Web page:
I admire the people who take my classes and other classes at the Loft and elsewhere. Not only do they step into the classroom with courage — not knowing who else will be in the group, or what kind of experience they’ll have — but they also allow themselves to be vulnerable to whatever their muse has in store for them during that time period. They face that terrifying blank page alone, as all writers do. They generously work together and support one another. They listen kindly, but actively, making thoughtful comments that encourage improvement. They often form a tightly knit community that sometimes continues to meet even after the class is finished. What’s not to love?
Over the past several years, I have developed a system to communicate my admiration as well as to strengthen the bonds between individuals in the class. I call it my “Loft Class Loveletter” and it goes out via email during the week between class sessions. It’s not quite an online class, but it does deliver extra content, and the students are sometimes bemused but always appreciative. Here is an example of a loveletter:
Good morning, Poets. According to the late and much-beloved William Stafford, “The action of writing is the successive discovery of cumulative epiphanies in the self’s encounter with the world.” First of all, notice that Stafford refers to writing as an action. Writing is an active activity. It’s not just plodding along, putting one word after another. It’s a wild and wonderful adventure. Think of writing that way next time you feel stuck. Verbal jumping jacks! You can’t force epiphanies but you can be there to recognize and greet them.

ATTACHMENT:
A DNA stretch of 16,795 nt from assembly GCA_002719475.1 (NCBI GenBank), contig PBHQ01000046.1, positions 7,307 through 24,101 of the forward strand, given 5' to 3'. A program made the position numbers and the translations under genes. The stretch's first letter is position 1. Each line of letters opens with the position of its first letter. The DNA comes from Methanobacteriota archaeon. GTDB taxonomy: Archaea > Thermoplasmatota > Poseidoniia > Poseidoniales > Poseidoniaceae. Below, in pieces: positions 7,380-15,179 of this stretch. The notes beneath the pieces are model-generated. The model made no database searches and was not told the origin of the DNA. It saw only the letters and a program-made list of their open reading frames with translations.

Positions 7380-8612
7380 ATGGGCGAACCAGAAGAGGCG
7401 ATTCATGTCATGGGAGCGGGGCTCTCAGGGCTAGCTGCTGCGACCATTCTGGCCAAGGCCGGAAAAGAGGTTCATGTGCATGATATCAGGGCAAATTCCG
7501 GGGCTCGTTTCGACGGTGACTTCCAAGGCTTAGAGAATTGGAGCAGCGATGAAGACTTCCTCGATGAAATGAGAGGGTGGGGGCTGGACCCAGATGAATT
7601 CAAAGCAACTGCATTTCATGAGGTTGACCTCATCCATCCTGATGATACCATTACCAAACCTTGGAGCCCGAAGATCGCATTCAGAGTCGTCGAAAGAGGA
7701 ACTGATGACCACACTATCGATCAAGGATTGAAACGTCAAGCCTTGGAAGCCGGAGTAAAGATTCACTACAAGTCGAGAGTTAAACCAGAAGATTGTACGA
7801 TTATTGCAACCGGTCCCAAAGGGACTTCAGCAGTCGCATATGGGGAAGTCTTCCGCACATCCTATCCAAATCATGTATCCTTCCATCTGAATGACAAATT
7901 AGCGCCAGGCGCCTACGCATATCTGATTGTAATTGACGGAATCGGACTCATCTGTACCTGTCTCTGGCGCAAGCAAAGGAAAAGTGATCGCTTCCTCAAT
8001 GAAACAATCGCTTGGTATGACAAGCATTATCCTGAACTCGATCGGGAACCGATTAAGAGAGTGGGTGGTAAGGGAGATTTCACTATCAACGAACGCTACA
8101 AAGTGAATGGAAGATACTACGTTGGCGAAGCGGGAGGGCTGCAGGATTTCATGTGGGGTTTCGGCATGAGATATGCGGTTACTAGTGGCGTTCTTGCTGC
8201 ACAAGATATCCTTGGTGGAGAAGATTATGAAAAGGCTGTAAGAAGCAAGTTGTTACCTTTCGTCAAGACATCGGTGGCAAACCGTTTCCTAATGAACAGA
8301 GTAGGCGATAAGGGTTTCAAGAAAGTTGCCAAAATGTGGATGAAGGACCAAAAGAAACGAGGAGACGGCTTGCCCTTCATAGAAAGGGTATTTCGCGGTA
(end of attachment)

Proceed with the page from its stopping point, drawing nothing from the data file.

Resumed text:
I hope all your encounters with the world this week are full of discovery. Here are a few suggestions to keep in mind:
1) Dump the adjectives. Unless they are fresh and somehow surprising, they rarely add anything to your poems. If you don’t believe me, take one of your lines, read it aloud, dump the adjectives and read it again. See?
2) Make sure your tenses are consistent. A poem set in the present tense is often more immediate than past tense. Just make sure you don’t switch back and forth or you will lose your reader.
3) Line breaks. We need to have a rationale for our line breaks. Rule of thumb: Don’t have a wide variety of long and short lines in a poem. It stops the reader because the reader is wondering about how the poem looks on the page rather than entering the poem itself. You want your beloved reader to be with you all the way.
4) Rule of thumb regarding rules of thumb: You can break the rules later, after you are famous. …
(I often add a model poem and one or two extra assignments before I sign off.)
I try to offer a variety of prompts and assignments. If people are having difficulties accessing something, there are always more choices. My goal is to keep people writing. I sometimes offer links and discussion points, resulting in some lively email conversations within the group.
Yes, the goal is to keep writing. If we keep writing, something good will happen. It’s like any kind of practice. If more people wrote — from the heart, the soul, the spirit — more good would happen in the world. If politicians wrote poetry… well, don’t get me started. Instead, why not send out your own loveletter to someone who might be surprised by it? Include a poem or inspiring quote and some heartfelt thoughts of your own. Again, what’s not to love?